“By connecting data available in the public domain, you can make customers lives easier,” Smith explained. “So, we don’t have to ask them a suite of questions, you can draw information from public sources to make that process much slicker and much simpler.”
Moving beyond publicly available data, technology has become ingrained into our daily life and is still finding more ways to play a part in what we do. Most of these interactions with technology can be turned into data and used by companies. Putting aside the fear that everything we do nowadays relies on technology and is hording information on us, there are a lot of new personalised services available because of this.
Within the engineering inspection space, Allianz is using black boxes on wind turbines to help it take a more preventative position on risk. “By looking at how something is performing, you can actually stop someone having to claim because you can give them guidance up front,” Smith said. “So, I think that technology, proactive enablement piece is quite exciting as well.”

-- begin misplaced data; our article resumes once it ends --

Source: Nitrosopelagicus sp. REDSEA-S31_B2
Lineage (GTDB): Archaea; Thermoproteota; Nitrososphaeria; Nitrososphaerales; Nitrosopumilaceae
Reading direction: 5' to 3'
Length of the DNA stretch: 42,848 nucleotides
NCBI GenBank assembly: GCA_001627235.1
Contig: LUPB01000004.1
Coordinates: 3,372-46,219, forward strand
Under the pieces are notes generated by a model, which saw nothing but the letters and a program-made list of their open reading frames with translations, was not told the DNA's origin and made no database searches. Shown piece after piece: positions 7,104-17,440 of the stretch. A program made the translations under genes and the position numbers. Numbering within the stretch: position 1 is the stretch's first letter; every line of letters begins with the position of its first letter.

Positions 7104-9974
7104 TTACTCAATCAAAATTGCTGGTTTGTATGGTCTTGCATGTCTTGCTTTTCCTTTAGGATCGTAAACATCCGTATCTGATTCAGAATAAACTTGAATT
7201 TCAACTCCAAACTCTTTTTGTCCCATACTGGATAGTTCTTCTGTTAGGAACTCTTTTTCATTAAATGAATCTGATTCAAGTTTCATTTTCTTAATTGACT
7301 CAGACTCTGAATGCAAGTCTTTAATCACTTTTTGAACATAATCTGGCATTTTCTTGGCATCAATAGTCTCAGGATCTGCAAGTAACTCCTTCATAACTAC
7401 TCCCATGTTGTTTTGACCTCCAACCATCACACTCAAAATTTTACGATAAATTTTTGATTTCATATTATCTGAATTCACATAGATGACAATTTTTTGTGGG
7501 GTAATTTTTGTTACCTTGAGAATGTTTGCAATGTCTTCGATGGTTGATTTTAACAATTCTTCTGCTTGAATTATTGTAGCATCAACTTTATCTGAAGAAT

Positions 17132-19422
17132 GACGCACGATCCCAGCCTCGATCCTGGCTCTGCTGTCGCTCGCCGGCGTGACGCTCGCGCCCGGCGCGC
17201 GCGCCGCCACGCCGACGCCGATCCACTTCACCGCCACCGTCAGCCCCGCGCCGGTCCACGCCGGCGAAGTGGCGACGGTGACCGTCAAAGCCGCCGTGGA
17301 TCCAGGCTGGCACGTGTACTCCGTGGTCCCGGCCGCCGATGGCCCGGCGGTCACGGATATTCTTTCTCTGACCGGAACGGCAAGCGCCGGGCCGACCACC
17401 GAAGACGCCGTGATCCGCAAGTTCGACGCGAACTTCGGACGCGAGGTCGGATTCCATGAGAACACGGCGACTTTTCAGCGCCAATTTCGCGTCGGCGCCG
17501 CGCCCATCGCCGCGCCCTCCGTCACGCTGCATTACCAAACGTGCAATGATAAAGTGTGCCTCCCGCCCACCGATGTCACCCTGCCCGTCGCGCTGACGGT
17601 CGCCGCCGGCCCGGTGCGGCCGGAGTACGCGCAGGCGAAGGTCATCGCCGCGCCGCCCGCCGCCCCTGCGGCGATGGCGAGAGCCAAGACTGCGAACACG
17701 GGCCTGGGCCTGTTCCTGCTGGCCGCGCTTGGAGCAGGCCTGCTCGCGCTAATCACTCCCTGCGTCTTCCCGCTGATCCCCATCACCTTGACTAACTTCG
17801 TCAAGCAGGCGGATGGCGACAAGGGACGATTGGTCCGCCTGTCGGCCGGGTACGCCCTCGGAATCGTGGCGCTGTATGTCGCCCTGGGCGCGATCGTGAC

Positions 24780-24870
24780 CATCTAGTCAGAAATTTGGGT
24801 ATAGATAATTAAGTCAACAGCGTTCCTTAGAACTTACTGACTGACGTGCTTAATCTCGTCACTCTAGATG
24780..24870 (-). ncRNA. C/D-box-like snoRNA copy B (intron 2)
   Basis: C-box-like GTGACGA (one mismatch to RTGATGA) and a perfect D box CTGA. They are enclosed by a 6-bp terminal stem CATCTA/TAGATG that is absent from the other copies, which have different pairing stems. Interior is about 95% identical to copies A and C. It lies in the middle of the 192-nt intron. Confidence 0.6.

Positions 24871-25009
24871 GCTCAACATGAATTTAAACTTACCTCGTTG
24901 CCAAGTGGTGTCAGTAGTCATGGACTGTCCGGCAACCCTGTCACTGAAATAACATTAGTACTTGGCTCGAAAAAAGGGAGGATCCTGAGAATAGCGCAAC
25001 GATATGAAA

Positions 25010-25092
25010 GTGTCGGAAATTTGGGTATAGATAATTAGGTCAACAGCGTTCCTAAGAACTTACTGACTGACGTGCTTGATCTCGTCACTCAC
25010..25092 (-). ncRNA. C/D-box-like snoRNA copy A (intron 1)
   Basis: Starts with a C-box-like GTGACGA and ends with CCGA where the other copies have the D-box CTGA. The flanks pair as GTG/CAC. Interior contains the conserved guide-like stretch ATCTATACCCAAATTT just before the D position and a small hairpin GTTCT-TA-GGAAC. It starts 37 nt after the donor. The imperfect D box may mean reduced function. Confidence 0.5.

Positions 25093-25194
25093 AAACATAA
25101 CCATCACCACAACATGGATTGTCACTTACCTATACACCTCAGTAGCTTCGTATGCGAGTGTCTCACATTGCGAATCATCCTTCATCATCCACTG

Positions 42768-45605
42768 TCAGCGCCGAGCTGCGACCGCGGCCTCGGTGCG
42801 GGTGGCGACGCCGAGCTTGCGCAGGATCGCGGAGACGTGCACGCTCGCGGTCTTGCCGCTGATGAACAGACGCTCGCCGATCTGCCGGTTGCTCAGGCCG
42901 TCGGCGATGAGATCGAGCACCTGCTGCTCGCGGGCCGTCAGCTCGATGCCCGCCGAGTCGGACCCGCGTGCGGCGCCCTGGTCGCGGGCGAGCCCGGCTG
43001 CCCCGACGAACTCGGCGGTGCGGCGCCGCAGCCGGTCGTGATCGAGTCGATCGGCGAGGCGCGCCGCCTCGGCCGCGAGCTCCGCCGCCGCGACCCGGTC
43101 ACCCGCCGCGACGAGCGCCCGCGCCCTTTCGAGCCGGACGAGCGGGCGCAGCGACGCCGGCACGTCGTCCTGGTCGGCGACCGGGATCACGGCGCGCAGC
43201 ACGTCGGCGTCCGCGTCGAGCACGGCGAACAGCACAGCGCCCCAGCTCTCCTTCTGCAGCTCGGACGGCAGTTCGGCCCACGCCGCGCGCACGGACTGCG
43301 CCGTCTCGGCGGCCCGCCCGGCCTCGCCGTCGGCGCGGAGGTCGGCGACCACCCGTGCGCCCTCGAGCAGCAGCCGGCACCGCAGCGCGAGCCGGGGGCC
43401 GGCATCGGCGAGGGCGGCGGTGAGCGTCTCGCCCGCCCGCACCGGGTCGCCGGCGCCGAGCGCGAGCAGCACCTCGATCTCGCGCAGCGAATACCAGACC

InsurTech could also help insurer work on their image, which is something they seem to be in dire need of. A recent study from YouGov claimed that 68% of Britons believe insurance companies would do whatever it takes to avoid paying out in the event of a legitimate claim. Another area of grievance from consumers tends to include complex language. Making use of data to create personalised and simplified experiences for consumers can help with this. For example, automatically collecting geospatial data after a flood or black box information from cars can quickly supply information of a potential claim. Not only will this ensure claims are paid out when needed but it will alleviate stress on claimants.